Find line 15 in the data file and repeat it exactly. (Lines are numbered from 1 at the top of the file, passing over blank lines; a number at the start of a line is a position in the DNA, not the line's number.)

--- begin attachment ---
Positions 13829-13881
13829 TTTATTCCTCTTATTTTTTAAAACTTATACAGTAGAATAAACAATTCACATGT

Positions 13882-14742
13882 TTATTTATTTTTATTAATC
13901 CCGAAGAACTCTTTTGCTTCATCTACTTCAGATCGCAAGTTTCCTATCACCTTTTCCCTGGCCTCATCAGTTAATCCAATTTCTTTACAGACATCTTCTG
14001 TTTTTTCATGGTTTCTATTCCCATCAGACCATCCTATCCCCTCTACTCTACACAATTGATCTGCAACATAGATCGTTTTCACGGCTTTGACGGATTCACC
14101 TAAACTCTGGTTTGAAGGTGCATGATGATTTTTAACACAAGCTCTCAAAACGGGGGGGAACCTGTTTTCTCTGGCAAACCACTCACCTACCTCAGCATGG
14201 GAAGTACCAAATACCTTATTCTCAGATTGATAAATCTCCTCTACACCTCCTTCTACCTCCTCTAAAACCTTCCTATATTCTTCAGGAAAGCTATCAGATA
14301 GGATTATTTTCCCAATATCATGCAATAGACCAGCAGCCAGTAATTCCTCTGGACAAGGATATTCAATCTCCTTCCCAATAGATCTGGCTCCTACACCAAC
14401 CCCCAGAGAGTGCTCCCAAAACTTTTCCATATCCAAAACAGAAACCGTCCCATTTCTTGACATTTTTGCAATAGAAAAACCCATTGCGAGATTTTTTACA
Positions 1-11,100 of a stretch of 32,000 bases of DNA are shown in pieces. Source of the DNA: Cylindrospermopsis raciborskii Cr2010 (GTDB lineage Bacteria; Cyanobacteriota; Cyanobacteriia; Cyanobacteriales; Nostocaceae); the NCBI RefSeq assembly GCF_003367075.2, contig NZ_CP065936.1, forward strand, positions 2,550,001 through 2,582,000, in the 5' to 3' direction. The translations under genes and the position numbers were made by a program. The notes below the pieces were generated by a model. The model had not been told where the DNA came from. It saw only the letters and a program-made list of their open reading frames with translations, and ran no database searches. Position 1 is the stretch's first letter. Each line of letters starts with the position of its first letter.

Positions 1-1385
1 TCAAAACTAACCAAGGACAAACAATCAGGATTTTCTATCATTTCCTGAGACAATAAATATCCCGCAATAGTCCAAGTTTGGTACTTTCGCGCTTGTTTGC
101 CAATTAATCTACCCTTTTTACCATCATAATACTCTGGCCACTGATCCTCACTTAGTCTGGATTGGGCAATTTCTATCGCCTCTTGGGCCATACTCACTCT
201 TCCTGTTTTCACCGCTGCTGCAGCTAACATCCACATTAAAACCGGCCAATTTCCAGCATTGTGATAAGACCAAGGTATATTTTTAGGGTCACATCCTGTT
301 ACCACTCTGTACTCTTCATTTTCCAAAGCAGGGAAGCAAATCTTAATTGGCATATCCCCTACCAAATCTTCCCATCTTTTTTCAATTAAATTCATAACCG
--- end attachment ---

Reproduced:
201 TCCTGTTTTCACCGCTGCTGCAGCTAACATCCACATTAAAACCGGCCAATTTCCAGCATTGTGATAAGACCAAGGTATATTTTTAGGGTCACATCCTGTT